Police are investigating an anonymous letter filed with the Audit Service claiming that several ear, nose and throat (ENT) doctors were bribed on a regular basis by a private hearing centre, technical audit chief Andreas Hasapopoulos said on Monday.
Speaking on the state broadcaster CyBC’s morning talk show, Hasapopoulos said the anonymous letter included copies of several cheques made out to doctors from both the private and public sector.
“The beneficiaries of the cheques were other than the three convicted of bribe-taking recently,” he said, referring to the heads of the Nicosia and Larnaca general hospitals’ ENT department, Yiannakis Kyamides and Dafnis Aristodemou, as well as Nicosia state hospital doctor Vasken Shahbenderian, who were convicted earlier this year for taking bribes for every hearing-aid referral to a private health centre.
“And the hearing centre is a different one, although this one is indirectly connected to the previous case.”
In this instance, Hasapopoulos said, “we judged that criminal offences may have been committed”, which is why the letter and the copies were forwarded to attorney-general Costas Clerides.
“There were several doctors, both from the public and private sectors, and several cheques made out to each,” he said.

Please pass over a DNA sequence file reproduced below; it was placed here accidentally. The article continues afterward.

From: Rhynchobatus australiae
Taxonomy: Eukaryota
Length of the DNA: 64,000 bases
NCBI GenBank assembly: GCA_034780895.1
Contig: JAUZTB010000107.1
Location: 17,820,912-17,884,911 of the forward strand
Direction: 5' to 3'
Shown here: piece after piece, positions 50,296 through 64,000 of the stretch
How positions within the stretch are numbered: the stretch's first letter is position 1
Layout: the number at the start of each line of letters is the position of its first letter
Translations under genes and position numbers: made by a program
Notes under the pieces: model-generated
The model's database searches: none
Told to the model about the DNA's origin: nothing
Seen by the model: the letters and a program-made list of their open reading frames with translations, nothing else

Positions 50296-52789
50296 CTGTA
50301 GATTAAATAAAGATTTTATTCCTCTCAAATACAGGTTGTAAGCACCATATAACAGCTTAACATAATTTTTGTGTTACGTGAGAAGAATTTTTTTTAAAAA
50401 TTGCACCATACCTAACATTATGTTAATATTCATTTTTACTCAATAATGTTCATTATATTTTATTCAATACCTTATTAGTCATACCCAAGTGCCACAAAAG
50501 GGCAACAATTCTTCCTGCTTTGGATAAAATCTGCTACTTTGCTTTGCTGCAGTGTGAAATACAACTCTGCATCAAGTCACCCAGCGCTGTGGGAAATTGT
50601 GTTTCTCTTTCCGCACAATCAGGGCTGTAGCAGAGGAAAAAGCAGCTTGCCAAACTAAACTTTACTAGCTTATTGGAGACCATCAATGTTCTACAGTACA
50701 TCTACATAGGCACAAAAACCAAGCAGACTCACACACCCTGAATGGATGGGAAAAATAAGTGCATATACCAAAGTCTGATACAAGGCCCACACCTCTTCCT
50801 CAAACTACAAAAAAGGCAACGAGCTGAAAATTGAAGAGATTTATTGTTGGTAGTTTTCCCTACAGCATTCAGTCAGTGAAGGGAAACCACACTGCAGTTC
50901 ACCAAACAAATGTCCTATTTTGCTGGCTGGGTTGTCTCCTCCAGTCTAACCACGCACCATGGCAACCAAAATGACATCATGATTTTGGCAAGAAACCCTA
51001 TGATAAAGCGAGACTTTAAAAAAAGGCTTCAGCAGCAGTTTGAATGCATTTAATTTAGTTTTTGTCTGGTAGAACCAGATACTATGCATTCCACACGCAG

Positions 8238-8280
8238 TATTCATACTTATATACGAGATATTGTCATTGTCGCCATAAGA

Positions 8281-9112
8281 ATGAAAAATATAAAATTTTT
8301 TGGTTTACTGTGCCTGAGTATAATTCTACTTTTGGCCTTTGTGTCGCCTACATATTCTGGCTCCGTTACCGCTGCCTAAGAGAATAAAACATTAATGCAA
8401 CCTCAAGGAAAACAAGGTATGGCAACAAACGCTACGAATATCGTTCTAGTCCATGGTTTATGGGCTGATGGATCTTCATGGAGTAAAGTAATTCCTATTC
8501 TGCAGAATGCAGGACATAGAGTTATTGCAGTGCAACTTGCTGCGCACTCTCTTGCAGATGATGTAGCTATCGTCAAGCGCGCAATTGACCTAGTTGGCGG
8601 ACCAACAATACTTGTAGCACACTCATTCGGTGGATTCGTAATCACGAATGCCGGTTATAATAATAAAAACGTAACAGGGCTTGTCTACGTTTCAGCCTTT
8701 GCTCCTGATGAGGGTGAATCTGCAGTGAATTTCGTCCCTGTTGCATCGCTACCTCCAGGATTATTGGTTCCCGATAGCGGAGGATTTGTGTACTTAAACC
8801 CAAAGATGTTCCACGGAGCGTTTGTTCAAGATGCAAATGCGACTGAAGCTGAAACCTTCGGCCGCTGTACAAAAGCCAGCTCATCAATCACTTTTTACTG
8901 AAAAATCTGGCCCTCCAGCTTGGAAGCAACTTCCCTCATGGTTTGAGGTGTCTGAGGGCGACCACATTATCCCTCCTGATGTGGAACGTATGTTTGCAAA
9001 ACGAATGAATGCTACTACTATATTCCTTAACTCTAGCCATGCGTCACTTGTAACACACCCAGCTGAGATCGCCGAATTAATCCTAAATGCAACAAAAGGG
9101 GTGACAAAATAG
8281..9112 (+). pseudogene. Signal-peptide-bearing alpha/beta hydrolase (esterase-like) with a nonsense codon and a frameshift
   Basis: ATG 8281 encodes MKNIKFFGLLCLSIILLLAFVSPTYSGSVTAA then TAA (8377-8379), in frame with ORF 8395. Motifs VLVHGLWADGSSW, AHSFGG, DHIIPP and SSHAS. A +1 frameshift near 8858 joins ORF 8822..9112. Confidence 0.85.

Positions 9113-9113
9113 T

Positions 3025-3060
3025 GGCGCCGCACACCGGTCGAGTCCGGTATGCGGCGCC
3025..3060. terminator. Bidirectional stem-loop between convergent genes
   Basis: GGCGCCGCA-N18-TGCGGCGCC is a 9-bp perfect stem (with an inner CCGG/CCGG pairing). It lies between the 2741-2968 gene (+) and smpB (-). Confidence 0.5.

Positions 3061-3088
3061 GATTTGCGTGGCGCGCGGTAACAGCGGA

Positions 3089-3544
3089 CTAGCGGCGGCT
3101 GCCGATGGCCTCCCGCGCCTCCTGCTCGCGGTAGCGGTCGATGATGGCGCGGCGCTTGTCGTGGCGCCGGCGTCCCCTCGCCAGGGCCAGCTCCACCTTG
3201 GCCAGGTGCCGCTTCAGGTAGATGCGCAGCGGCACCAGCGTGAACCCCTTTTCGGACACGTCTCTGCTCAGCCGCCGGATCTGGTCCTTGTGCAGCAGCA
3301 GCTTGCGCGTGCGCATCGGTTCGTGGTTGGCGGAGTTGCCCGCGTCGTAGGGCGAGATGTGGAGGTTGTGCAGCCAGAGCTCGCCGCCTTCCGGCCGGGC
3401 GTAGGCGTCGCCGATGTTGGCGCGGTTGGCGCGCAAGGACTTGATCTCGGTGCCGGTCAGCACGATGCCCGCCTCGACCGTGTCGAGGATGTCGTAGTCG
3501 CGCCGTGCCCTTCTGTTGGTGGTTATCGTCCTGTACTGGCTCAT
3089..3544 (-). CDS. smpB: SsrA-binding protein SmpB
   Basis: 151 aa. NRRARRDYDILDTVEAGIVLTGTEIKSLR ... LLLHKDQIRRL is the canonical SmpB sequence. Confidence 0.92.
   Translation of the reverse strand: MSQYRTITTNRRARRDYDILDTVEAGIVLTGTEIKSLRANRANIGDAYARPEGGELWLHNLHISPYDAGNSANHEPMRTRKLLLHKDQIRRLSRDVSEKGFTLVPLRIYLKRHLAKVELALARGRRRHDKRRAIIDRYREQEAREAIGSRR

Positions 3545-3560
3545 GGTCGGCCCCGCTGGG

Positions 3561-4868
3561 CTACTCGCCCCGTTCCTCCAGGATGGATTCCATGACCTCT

“Most, around 10, are private-sector doctors, and three or four are public-sector.”
An arrangement in which a private-sector doctor agrees to be compensated for referrals is not necessarily outside the law – though it does raise ethical implications – but state doctors are absolutely precluded from taking any money other than their salary in the course of carrying out their jobs.
“Well, this is why we sent it to the AG,” Hasapopoulos explained.
“There may be criminal offences, even for private-sector doctors. Usually these referrals relate to hearing aid devices, and so on, thus the money possibly comes from the referrals.”
But while the sums that changed hands are not very large, Hasapopoulos said, the frequency of the payments may point to wrongdoing.
According to daily Phileleftheros, attached to the letter were seven copies of cheques to state doctors and 21 to private-sector doctors, with sums payable by each ranging from €85 to €6,000.
The documentation was forwarded to the AG’s office around 10 days ago, Hasapopoulos said.
Police spokesman Andreas Angelides confirmed the case is under investigation.